The Diver’s Clothes Lie Empty | Vendela Vida

Kernel Fi reviews THE DIVER’S CLOTHES LIE EMPTY from Vendela Veda, a vibrantly told slow-burn mystery book that is also a glamorous fictional travelogue filled with an unfolding plot and abundant quirky characters. Have put this on my own list to read after Fi’s review. THE DIVER’S CLOTHES LIE EMPTY is out now from the fine folks at Allen and Unwin Book Publishers, you can obtain it from all good bookstores or from their own site HERE. Put this one on your own lists, it sounds fun! Enjoy Fi’s review…….all the best……JK.

 

BY FIONA FYFE

As strange as the title author Vendela Vida has created a mesmerising novel about identity, choices and the concept of being a single woman alone in a foreign country. Married to the writer, Dave Eggers (WHAT IS THE WHAT?), Vida is the award-winning author of five books including LET THE NORTHERN LIGHTS ERASE YOUR NAME and THE LOVERS. Interestingly, she is the winner of the Kate Chopin Award given to writer’s whose female protagonists choose unusual or unorthodox paths.

Vida’s protagonist in THE DIVER’S CLOTHES LIE EMPTY certainly fits into the unconventional category. Arriving in Casablanca for reasons at first unknown to the reader, her backpack, passport and wallet are stolen as she checks into her hotel. Immediately she finds herself nameless, penniless and at the mercy of the Moroccan police.  The police do little to instill confidence and she resigns herself to the fact that her possessions will never be recovered. Initially she feels distress at the loss of her passport and money but soon decides she has been afforded the opportunity to assume any identity she chooses.

 

The Diver's Clothes Lie Empty Book Cover image

 

The book itself is quirky and alternative. As we follow her journey through a number of pseudonyms and later, disguises, the reader too is drawn into the labyrinth of alleys and souks that populate Morocco and one woman’s bid to find herself. Small clues are offered along the way. We know for instance that she is recently divorced and the reasons for this have not been shared with her mother. We know too that Sabine/Reeves/Jane has a twin back in Florida and a two month old niece. Why she is alone in Morocco isn’t revealed until the second half of the book.

Similar to Gillian Flynn’s characters (think GONE GIRL and SHARP OBJECTS), Vida is proficient at constructing female protagonists who don’t or won’t conform to traditional feminine stereotypes. Vida’s anti-heroine is not above lies and deceit or the occasional criminal act. Although she’s towing some pretty heavy emotional baggage, psychologically this gal’s a survivor. And although in many ways there isn’t a huge amount to like about her, I found myself warming to her simply because she wasn’t about to sit back and cop a bad hand. Of course the more we learn of her story the easier it is to feel sympathy for her.

Vida uses a dry wit that is both sardonic and acerbic. The central characters in a couple of Margaret Atwood’s novels (CAT’S EYE and THE ROBBER BRIDE) spring to mind. In THE DIVER’S CLOTHES LIE EMPTY, humorous anecdotes and droll observations are delivered in a dead pan style and this tends to heighten their impact. As our Jane Doe encounters increasingly sinister individuals, many with self-serving agendas, her inner voice regales these events to the reader with a vague comic reflection. Regardless of the scrapes she finds herself in, she’s cynical enough to see the absurdity and irony in each situation or predicament.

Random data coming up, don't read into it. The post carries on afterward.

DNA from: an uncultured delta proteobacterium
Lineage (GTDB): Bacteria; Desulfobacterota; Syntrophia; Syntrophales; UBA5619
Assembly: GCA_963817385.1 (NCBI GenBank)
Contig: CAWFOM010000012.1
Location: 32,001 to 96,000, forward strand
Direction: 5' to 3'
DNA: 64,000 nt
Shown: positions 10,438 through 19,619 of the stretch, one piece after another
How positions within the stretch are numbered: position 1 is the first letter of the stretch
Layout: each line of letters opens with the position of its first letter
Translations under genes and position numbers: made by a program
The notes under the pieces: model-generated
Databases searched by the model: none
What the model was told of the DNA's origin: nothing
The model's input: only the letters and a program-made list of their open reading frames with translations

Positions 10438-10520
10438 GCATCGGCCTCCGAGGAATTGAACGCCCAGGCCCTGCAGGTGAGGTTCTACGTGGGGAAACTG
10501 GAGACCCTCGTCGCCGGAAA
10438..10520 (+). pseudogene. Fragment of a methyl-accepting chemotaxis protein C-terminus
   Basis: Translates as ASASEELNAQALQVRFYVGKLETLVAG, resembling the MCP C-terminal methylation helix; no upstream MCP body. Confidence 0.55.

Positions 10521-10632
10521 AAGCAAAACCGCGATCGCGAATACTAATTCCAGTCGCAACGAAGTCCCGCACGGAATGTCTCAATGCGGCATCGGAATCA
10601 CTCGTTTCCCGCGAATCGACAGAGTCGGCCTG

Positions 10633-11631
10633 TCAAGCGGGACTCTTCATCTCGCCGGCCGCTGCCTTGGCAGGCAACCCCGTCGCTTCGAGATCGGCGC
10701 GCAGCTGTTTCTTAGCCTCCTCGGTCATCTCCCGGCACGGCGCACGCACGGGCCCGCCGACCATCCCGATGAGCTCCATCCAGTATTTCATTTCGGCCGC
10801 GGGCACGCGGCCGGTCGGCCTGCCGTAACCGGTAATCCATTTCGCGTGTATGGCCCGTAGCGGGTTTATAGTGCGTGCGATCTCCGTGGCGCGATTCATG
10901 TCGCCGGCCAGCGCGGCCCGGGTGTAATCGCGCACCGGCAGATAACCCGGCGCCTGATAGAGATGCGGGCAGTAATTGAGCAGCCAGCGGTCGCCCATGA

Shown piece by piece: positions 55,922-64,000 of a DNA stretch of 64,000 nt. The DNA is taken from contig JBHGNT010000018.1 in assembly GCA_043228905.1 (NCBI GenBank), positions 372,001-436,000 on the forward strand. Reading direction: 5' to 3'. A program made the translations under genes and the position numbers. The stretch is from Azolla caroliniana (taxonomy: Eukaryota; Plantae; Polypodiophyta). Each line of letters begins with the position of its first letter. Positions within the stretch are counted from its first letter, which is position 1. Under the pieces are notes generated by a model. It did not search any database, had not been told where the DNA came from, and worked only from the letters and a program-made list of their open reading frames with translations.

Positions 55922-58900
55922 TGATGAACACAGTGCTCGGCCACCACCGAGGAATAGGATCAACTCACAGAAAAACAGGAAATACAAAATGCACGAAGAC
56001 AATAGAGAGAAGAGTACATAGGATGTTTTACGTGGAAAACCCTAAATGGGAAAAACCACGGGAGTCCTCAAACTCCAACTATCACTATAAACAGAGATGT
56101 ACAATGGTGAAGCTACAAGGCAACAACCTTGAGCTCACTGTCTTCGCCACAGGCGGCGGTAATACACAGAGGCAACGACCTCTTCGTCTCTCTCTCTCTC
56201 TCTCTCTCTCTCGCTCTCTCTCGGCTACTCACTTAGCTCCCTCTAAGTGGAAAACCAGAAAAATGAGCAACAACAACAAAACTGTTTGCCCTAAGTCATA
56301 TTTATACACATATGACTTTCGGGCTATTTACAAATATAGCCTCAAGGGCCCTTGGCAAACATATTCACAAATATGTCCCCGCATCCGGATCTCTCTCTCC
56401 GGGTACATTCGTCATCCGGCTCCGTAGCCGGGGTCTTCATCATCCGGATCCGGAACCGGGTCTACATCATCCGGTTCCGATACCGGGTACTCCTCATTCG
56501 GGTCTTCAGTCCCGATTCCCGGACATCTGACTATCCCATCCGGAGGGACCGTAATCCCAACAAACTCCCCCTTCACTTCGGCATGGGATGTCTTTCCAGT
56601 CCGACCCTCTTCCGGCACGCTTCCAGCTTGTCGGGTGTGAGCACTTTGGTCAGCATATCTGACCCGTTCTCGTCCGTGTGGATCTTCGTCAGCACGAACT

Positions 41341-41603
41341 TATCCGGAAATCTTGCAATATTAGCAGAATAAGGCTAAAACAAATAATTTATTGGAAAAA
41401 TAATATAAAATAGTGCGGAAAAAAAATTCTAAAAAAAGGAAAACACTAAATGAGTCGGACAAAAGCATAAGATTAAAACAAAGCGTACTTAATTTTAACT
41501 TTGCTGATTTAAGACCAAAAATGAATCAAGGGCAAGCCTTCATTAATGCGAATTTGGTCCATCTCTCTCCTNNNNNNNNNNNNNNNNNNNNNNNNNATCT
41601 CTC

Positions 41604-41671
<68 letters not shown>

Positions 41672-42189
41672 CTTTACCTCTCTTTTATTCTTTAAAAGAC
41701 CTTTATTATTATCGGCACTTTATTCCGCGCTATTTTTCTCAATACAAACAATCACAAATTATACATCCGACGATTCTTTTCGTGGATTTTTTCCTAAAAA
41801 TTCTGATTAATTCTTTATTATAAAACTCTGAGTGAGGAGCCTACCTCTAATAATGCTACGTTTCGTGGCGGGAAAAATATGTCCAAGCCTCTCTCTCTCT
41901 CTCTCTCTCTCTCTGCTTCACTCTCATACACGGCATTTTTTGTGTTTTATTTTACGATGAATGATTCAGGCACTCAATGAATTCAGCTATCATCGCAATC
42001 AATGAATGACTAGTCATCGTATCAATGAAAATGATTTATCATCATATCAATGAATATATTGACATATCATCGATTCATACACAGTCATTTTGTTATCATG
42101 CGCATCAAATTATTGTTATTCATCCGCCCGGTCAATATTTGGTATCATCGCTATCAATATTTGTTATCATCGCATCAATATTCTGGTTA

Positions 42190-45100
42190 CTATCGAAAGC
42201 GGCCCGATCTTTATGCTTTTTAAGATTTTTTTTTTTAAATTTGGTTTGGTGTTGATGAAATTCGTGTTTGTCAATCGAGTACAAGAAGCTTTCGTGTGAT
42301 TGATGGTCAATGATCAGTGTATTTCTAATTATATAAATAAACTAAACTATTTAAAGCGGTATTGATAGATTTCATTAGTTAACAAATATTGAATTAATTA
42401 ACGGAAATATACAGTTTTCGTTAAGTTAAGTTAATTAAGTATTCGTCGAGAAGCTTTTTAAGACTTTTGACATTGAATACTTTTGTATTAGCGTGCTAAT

Vendela Vida author image
Author Vendela Vida photographed by Chloe Aftel. Shared with thanks.

 

It’s easy to imagine how a screenplay of this novel would play out. Cryptic flashbacks and an emphasis on the past would surely loom largely. We are told that when she was back at home in the U.S. something momentous had occurred and was the catalyst for her subsequent unraveling. There has been pain and there has been betrayal and Casablanca was going to be the beginning of a fresh start.

One critic has described Vida as “the love child of Camus and Highsmith” and undeniably there are parallels between the kinds of psychological thrillers Highsmith excelled at. The novel delivers twists and turns and a slow burning menace. It is quite unlike anything I have read in the last year. Part of the mystery and enigmatic quality of the book must surely be attributed to the exotic setting of Casablanca, complete with a faux Rick’s Café Americain as in the movie. The cultural diversity and the language barrier (French and Arabic are the main languages spoken in Morocco) increase the protagonist’s sense of isolation and disconnection.

A significant aspect of the novel appears to be the way in which the people the leading lady encounters feel justified in departing from the usual social niceties as if the idea of being in a foreign land somehow gives them carte blanche to behave outlandishly or unscrupulously. As in a Neil Gaiman novel, notably AMERICAN GODS, the other characters in the book are a treasure trove of misfits and odd balls with their own psychoses. The bottom line here is expect the unexpected. There are certainly no disappointments.

 

4 Pops

 

Kernel Fiona was a criminal defence lawyer in a former life and now critiques books and writes short stories. She can’t resist spending large tracts of time in libraries, book shops and at writer’s festivals. Hopelessly in love with the written word, she told JK when applying for a writing position that “I would rather read then breathe” – I knew I had my next reviewer right then. You can catch her and her tweets at @FionaJayneFyfe1

** All images courtesy of various sources on Google or direct from the publisher – credit has been given to photographers where known – images will be removed on request.